Visualizing FROM UNSEEN FIRE

Tonight’s #17Scribes Twitter chat (and yes, I’m still part of that group even though my debut got moved two days into 2018 — they refused to part with me!) was focused on visualizing elements of our novels. I put together some image sets, and I thought I’d share them with y’all!

First off, how I picture lovely Latona: blonde and angular, a deceptive blend of delicacy and strength:

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Then… not really how I picture Sempronius. He’s not supposed to be ridiculously handsome! But I keep finding all these gorgeous actors who would be great at playing him…

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And the supporting cast. From left to right, the faces I imagine as resembling Gaius Vitellius, Ama Rubellia, Autronius Felix, Merula, and Vatinius Obir.

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Some pictures of Rome, the city of which Aven is my AU:

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And some of central Iberia, where about a third of the book takes place:

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And finally, how I imagine the interior of the Vitellian domus. Wouldn’t you love to recline on those pillows and share a good gossip… or a flirtation?

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The Charms of Cartography

I love maps. I don’t know why, but cartography fascinates me. I find maps so beautiful. I particularly love historical maps — either maps that are, themselves, old, or just maps of earlier versions of our world. I’ve got a delightful book of maps of the Middle Ages, which shows changes to all of the inhabited continents from the 7th through 15th centuries. This year, I’ve even got a calendar of historical maps (June’s feature is a 1647 map of Iceland). The Game of Thrones opening credits utterly delight me. My favorite part of playing Civilization is typically exploring the map, figuring out where all the other civs are, locating the resources, and figuring out the best trade routes. In the fifth grade, when we were instructed to invent a state and make a map of it, I got marked down a few points for going utterly overboard and filling in damn near every available space on the poor little salt-dough construction with some item of interest.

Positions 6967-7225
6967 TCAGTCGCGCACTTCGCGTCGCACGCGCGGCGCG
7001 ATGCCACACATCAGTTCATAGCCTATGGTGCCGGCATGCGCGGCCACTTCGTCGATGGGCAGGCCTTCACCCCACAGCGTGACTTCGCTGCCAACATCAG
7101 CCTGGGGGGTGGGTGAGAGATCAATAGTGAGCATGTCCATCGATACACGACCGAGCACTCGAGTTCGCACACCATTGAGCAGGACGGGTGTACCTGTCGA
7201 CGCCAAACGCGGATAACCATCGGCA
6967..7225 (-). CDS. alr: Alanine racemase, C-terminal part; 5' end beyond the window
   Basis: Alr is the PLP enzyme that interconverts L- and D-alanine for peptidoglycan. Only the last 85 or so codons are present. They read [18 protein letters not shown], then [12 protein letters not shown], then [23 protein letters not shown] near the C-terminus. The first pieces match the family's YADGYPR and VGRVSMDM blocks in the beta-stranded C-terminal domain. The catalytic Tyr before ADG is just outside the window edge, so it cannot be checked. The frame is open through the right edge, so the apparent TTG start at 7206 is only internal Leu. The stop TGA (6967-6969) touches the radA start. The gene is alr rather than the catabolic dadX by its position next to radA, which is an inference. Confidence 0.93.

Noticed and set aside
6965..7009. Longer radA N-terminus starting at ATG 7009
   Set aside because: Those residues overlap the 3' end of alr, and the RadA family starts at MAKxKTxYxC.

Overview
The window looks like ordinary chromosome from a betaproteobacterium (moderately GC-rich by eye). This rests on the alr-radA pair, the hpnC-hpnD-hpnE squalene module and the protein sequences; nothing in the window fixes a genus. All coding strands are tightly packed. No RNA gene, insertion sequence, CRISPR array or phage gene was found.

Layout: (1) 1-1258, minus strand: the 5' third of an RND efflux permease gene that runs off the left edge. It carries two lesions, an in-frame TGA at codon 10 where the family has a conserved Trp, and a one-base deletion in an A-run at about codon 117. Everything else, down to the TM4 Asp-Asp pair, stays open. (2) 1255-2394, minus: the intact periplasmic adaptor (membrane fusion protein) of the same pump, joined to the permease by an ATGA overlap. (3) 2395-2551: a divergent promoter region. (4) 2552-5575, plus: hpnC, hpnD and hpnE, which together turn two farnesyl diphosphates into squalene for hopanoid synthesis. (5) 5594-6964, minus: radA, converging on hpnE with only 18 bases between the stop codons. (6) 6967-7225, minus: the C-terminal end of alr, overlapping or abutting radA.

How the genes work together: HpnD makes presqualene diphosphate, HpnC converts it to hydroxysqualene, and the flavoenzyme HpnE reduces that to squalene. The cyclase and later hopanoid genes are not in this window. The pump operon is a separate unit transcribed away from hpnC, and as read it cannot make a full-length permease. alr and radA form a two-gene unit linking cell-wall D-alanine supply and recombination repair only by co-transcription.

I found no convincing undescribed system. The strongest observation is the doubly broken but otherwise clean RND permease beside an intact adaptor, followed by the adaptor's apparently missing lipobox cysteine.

I mention all of this because, when you’re writing a fantasy historical epic, having maps is rather crucial to keeping one’s head in place and places in one’s head.

I was bemoaning to my gentleman the difficulty in finding a decent map of late Republic Rome that I could mark up for my own purposes. Pretty well everything available is from much later on — Hadrian-era, sometimes, but often even later, 4th century. It makes sense — the archaeology is more reliable from that period, since things got knocked down and built on top of each other. But, though my story is an AU, it’s an AU based on the mid-first-century BCE, so using a map from so many centuries later would be an awful lot for me to have to un-see and work around, to recover what the city would’ve been like before all those baths and basilicas and palaces that the emperors built.